Both members of the New York-based outfit regarded those smoking speakers as a good omen. "If you're open to it, you can't help but believe in the meaning of some things like that," Harrington, 28, says. "For me, [the significance was] the shock and intensity of nearly setting a hotel on fire but also the way we made that song and worked for the two or three hours before then. [It] was so unplanned. I don't even really remember doing it. It was so easy and so fortuitous that the other guys from the band disappeared, and suddenly it was just me and Nico. The way that three or four hours just kind of happened without any planning did feel cosmic in its own way." -- Reyan Ali
If anything, the rise in digital downloads has, for many bands, discouraged the need to "fill" a CD. Blame it on the Red Hot Chili Peppers who packed Blood Sugar Sex Magik to the bitter last second with music. Half as much would have made a fine album. Other bands, seeing the Chili Peppers' success, followed suit, proving more is rarely better. Now that such foolishness has been pushed aside, bands can instead focus on quality over quantity.
Twin Peaks' Sunken, for example, was a 19-minute tour de force. Mutual Benefit's "Love's Crushing Diamond" is longer, clocking at just under 32 minutes of blissful, atmospheric, hallucinogenic wanderings that shift from open, endless fields of flowers to stark forests of wintertime birch to sparkling wave-crested beaches at sunset. With stripped-down instrumentation that includes banjo, violin, acoustic guitars, toy piano and found and synthesized sounds, singer-songwriter-bandleader Jordan Lee has created an orchestral folk album of harrowing beauty reflecting his enlightening years of musical struggle as a road weary troubadour. The lush, yet harrowing beauty is genuinely heartfelt and dreamy as vocals (Lee's and female forms) float among the hazy landscapes. Yes, with Mutual Benefit, a little goes a long, long way. -- Glenn BurnSilver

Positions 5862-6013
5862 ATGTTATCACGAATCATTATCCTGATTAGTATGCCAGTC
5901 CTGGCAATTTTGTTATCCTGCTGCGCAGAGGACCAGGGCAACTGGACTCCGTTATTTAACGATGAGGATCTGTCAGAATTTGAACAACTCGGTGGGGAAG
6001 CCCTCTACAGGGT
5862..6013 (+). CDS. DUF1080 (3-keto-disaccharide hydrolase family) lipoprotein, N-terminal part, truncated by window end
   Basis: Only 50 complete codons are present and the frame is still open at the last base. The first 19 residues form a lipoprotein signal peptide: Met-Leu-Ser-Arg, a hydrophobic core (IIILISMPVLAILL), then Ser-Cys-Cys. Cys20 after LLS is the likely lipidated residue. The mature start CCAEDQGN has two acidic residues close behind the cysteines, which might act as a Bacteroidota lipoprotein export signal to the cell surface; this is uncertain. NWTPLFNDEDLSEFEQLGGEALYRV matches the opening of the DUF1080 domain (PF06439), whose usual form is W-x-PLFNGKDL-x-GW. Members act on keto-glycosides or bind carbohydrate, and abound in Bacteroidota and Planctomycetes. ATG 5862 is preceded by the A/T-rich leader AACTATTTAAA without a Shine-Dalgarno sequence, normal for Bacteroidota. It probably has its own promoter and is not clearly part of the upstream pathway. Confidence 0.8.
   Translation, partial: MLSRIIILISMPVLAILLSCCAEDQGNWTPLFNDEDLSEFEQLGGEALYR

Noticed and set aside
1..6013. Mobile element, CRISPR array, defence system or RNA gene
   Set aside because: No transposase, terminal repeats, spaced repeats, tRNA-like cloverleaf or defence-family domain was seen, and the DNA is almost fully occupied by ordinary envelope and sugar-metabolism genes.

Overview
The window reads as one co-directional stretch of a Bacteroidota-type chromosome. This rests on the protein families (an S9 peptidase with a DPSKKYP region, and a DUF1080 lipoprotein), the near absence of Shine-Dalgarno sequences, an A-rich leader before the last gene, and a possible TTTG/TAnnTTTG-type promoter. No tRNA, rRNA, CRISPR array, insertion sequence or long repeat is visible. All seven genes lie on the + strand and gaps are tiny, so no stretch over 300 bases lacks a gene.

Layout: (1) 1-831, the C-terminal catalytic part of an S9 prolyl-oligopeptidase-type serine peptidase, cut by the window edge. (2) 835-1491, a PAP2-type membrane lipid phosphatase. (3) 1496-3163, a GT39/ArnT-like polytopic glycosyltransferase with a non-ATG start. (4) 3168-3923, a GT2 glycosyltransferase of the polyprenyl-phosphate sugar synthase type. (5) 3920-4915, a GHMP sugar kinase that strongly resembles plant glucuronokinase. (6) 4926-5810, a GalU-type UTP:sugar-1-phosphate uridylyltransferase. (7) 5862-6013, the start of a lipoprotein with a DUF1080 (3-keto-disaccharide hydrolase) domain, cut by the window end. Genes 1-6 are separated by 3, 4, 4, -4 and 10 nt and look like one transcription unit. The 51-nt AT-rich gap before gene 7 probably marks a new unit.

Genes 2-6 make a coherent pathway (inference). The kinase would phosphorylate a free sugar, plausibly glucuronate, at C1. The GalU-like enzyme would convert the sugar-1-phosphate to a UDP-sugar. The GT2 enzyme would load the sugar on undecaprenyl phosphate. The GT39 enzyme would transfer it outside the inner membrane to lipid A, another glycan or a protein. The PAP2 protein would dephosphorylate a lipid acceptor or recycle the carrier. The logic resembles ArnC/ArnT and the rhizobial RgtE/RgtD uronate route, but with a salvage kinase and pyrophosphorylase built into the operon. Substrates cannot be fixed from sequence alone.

On the Impossible Past, Philadelphia quartet The Menzingers' third effort, is a wail of an album. Angry, passionate and, best of all, literate, the songs resonate with the kind of pure punk spirit that made bands like Black Flag and The Misfits so important to the American indie scene.
Speaking from a tour stop in Alabama, Mezingers singer/guitarist Tom May spoke with us about the band's sound and the ever-evolving nature of punk rock.
Brett Gurewitz of Bad Religion said you guys play pure punk rock. What did he mean by that? I don't know if you can really pigeonhole it. I guess it's just honest.